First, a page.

Let’s assume we observe that men choose treatment \(40\%\) of the time and men never recover when they choose treatment or when they choose no treatment (men make poor choices). Click the “Observational data” checkbox and move the sliders for \(P(x)\), \(P(y|x)\), and \(P(y|x’)\) to \(0.4\), \(0\), and \(0\), respectively. Now when hovering or touching the location where \(P(y_x)\) is \(0.57\) and \(P(y_{x’})\) is \(0.37\), the popup bubble reveals \(0.57 \leqslant P(y_x > y_{x’}) \leqslant 0.57\). This tells us that exactly \(57\%\) of men will benefit from treatment.

We can also get exact results about women. Let’s assume that women choose treatment \(45\%\) of the time, and that they recover \(100\%\) of the time when they choose treatment (women make excellent choices when choosing treatment), and never recover when they choose no treatment (women make poor choices when choosing no treatment). This time move the sliders for \(P(x)\), \(P(y|x)\), and \(P(y|x’)\) to \(0.45\), \(1\), and \(0\), respectively. Clicking on the “Benefit” radio button and tracing where \(P(y_x)\) is \(0.55\) and \(P(y_{x’})\) is \(0.45\) yields the probability that women benefit from treatment as exactly \(10\%\).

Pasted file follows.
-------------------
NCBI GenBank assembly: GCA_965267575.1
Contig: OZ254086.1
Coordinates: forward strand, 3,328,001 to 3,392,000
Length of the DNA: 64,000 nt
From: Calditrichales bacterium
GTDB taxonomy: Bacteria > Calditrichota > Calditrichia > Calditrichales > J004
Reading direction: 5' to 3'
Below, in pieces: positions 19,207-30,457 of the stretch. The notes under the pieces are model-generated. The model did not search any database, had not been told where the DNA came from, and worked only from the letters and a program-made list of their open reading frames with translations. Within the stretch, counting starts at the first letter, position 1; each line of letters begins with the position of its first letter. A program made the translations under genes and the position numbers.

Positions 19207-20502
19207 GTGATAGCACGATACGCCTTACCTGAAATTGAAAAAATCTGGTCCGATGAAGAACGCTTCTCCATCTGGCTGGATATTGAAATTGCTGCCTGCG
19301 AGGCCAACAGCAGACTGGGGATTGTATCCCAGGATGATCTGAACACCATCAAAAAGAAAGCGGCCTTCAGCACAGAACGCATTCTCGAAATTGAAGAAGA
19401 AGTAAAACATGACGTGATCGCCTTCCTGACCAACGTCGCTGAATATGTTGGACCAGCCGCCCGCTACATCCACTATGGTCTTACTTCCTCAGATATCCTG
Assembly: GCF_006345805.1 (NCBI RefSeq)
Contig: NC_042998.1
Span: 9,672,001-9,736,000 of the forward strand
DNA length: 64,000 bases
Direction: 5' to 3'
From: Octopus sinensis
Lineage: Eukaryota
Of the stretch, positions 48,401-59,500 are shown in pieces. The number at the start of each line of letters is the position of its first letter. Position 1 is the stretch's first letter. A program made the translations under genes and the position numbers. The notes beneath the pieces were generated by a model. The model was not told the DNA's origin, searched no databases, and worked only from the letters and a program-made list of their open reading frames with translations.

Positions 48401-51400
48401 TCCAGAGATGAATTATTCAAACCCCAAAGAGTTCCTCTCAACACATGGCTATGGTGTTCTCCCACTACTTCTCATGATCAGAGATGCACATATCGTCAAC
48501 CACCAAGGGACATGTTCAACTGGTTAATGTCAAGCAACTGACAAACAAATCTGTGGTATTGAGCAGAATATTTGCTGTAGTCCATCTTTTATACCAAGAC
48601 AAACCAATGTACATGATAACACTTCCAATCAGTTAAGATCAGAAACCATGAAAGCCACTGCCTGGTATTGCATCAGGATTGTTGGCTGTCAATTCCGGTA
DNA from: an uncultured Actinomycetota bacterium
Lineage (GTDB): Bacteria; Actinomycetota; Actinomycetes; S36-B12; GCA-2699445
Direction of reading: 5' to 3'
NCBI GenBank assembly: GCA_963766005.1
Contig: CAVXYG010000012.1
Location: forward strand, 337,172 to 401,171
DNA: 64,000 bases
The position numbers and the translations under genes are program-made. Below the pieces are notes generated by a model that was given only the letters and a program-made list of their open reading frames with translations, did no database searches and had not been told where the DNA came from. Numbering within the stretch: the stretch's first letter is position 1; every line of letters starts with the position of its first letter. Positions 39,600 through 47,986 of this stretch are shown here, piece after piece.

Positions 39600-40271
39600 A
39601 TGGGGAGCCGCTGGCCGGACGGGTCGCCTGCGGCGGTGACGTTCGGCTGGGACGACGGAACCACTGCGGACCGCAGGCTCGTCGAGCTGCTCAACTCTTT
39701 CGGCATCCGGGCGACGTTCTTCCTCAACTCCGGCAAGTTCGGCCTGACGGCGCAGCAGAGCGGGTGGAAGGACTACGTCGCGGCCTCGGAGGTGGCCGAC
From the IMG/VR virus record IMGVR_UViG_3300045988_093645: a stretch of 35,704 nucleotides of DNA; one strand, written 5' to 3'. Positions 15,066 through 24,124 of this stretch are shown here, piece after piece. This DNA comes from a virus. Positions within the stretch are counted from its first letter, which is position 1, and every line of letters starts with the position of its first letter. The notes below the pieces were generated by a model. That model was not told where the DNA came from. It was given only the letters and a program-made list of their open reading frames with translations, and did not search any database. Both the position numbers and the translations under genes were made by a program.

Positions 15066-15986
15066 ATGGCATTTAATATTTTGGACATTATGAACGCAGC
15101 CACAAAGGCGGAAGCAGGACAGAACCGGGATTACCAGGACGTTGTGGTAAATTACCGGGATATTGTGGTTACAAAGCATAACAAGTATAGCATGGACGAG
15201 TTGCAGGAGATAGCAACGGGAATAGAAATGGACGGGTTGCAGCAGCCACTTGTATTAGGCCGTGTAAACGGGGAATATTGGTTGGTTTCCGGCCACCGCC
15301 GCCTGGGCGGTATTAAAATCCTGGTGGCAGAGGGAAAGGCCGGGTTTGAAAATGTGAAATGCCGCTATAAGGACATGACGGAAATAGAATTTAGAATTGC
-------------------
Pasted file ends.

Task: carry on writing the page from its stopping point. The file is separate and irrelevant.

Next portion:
We now know for sure that a man has a \(57\%\) chance of benefiting compared to \(10\%\) for women.

The display permits us to visualize the resultant (ranges of) PNS for any combination of controlled and uncontrolled data. The former characterized by the two parameters \(P(y_x)\) and \(P(y_{x’})\) and the latter by the three parameters \(P(x)\), \(P(y|x)\), and \(P(y|x’)\). Note that, in our example, different data from observational studies could have reversed our conclusion by proving that women are more likely to benefit from treatment than men. For example, if men made excellent choices when choosing treatment (\(P(y|x) = 1\)) and women made poor choices when choosing treatment (\(P(y|x) = 0\)). In this case, men would have a \(20\%\) chance of benefiting compared to \(55\%\) for women.